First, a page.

Jan 21, 2011

Seals, Snow, and Bigelow's - 1/15/2011 Jones Beach

They made us sweat this time, they did.

Once or twice every year for the last couple of years, Tony and Walter (aka "Pinky and the Brain", aaka "Co-Chairs of the Sebago Cruising Committee") have organized midwinter sealwatching paddles at Jones Beach.

It's one of my favorite winter trips. In the summertime, Jones Beach may be a pure people's playground, but in the wintertime, the maze of marshy islands inside the inlet becomes almost as popular a playground for our phocine friends.

The first time I joined the Cruising Committee on this trip in 2009, I actually didn't believe it. Tony and Walter were billing the trip as a sealwatching paddle - but in the NY Harbor and Jamaica Bay area, a seal sighting was a special treat. I took the name as a bit of optimism on our trip leaders' part and made elaborate mental preparations to not be too dissappointed if we didn't see any. Wildlife can't be expected to appear on cue, it shaped up to be a great group of people (of course Sebago trips all tend to have that happen), it looked like a lovely area to paddle, there'd surely be some lovely ducks and geese to see and hey, it was supposed to snow, I love paddling in the snow, so even if the seals didn't appear on cue, hey, it would be a fantastic day.

The first seal appeared off the fishing docks before we'd even launched, and once we were on the water, they were everywhere.

They were following us.

They were watching us.

At one point we stopped paddling and just gawked because we were completely surrounded by a circle of seals. At another point, a seal popped up right in our midst - missed the shot by that much, the biggest ripple marks where the seal had been a split-second earlier.

Second year, it wasn't quite as easy to see them. There was a brisk breeze blowing, and it's a lot harder to spot those little round heads when it's choppy. We didn't see them quite as quickly, and a couple of guys who were landing just as we were launching said that they hadn't seen any, so once again, I began to tell myself the whole beautiful spot/lovely ducks/nice people/seals would be the sprinkles on the sundae story...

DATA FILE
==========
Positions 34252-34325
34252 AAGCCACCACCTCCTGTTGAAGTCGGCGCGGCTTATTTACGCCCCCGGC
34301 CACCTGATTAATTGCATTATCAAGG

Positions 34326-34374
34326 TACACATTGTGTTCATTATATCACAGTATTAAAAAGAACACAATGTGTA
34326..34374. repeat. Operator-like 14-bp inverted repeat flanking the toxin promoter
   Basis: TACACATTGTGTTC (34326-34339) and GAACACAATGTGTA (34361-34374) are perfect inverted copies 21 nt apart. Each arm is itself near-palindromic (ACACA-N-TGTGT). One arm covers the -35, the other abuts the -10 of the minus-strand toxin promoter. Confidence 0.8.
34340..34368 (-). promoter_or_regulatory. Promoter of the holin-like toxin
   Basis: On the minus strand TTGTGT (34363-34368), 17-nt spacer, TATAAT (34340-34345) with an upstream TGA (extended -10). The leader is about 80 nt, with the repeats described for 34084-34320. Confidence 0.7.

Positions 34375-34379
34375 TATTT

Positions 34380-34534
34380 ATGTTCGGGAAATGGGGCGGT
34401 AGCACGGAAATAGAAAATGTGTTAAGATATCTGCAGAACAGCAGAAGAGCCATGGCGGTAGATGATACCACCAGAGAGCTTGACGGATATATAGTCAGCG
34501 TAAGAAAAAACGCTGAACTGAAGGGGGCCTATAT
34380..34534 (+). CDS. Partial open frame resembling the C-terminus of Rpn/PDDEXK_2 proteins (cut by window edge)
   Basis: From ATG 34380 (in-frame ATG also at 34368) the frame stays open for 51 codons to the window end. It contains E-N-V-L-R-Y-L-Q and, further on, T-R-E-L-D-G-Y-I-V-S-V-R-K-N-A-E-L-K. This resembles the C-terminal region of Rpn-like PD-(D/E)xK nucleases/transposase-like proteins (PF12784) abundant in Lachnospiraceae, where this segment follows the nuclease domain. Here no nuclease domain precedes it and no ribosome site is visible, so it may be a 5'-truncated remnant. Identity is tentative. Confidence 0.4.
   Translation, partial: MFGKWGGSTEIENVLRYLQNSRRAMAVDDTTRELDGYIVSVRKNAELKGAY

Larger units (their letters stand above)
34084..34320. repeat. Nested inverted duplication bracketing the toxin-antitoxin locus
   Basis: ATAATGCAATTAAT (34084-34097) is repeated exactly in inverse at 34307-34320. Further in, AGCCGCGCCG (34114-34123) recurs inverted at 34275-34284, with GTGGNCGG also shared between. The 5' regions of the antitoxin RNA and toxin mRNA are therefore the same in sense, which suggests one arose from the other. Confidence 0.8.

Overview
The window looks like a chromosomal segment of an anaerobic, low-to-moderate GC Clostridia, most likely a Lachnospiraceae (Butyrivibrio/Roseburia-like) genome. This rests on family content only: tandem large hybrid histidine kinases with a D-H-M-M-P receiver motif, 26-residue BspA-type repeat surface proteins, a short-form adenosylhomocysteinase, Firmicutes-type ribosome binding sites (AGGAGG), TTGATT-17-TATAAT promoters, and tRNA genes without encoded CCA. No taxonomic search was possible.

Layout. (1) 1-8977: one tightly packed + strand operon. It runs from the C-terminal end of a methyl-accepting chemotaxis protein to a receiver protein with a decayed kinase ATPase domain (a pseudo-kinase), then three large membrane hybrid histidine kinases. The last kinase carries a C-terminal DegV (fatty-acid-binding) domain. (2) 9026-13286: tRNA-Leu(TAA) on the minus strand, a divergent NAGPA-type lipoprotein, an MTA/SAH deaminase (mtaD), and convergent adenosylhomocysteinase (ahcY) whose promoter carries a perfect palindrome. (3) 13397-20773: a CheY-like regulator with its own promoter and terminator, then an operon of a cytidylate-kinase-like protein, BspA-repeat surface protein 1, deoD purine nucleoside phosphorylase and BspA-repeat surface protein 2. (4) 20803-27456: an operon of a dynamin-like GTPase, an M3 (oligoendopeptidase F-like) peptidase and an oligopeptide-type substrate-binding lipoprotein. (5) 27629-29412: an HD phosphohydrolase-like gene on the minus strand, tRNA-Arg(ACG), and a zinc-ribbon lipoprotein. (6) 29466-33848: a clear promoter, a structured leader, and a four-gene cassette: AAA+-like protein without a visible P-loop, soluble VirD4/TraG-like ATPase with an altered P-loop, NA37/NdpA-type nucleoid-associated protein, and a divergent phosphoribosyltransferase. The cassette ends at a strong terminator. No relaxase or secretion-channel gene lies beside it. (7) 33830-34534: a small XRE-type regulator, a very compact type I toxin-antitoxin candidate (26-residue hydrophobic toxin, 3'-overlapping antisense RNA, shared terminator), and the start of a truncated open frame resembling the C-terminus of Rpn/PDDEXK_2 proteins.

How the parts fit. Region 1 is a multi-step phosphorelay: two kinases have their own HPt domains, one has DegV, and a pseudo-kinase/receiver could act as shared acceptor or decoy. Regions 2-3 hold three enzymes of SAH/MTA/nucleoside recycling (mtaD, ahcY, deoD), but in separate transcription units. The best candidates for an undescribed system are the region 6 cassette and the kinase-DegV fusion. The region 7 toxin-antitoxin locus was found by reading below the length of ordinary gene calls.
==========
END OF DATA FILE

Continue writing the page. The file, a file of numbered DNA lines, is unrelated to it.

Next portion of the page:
Of course, they were out there again, and then for the sundae-sprinkles on top of the sundae-sprinkles on the sundae, I jokingly asked ace birder Mary to find us a snowy owl, and guess what - she did! Incredible.

There was a 3rd trip that I missed. I think that was the one where the term "hundreds" came into use. The crew that did that one came back with a story of not seeing many seals and thinking it was going to be a so-so sealwatching day - until they rounded a bend back in the marshes and found themselves smack dab in front of a beach where a huge herd of seals was hauled out.

Unfortunately this resulted in an instant departure of every seal there - seals can get hypothermia too, and their sunbathing time is key to their health; they are very skittish while hauled out so the idea is NOT to suddenly appear right on top of them - in this case the humans and seals were equally surprised, there was nothing to be done but apparently the exodus was quite spectacular.

By my records, then, last Saturday was the 4th Annual-Plus Sebago Jones Beach Seal Paddle.

It was a cold and snowy, slightly blowy day,

but we had a very nice turnout, including a few paddlers with a little less winter experience who were nevertheless drawn by the prospect of seals, and even a very nice prospective member who'd found out about the club, came to the Frostbite potluck to meet people and decided she was interested in joining us for this trip.

L to R - Almost a group shot by Mary Ann (thanks Mary Ann!): Commodore Tony, Susan, Dotty, Walter, Mary Ann, TQ and me - missing: Martha, hiding behind Susan (bummer!): Danica (I hope I spelled that right!)

Jones Beach is actually a great introductory winter trip. It's very protected and quiet inside the inlet, you're never really too far from land, and it's all about watching the seals, there's no particular distance that has to be done for the trip to be a raging success.

They'd all heard so much about this trip, and we launched with confident promises of wonders to come...

But as I said at the beginning of this post -- the seals let us sweat this time.

I don't know if they heard that we were taking them for granted and wanted to teach us a lesson, or maybe they were down at the inlet having lunch, but we paddled for a VERY long time without seeing any.

And once again I found myself working through the litany of ways in which a seal-free seal paddle would be OK - this time, with others joining in.

Mary Ann, God bless her, started to point out the birds. A loon, a longtailed duck, how lovely!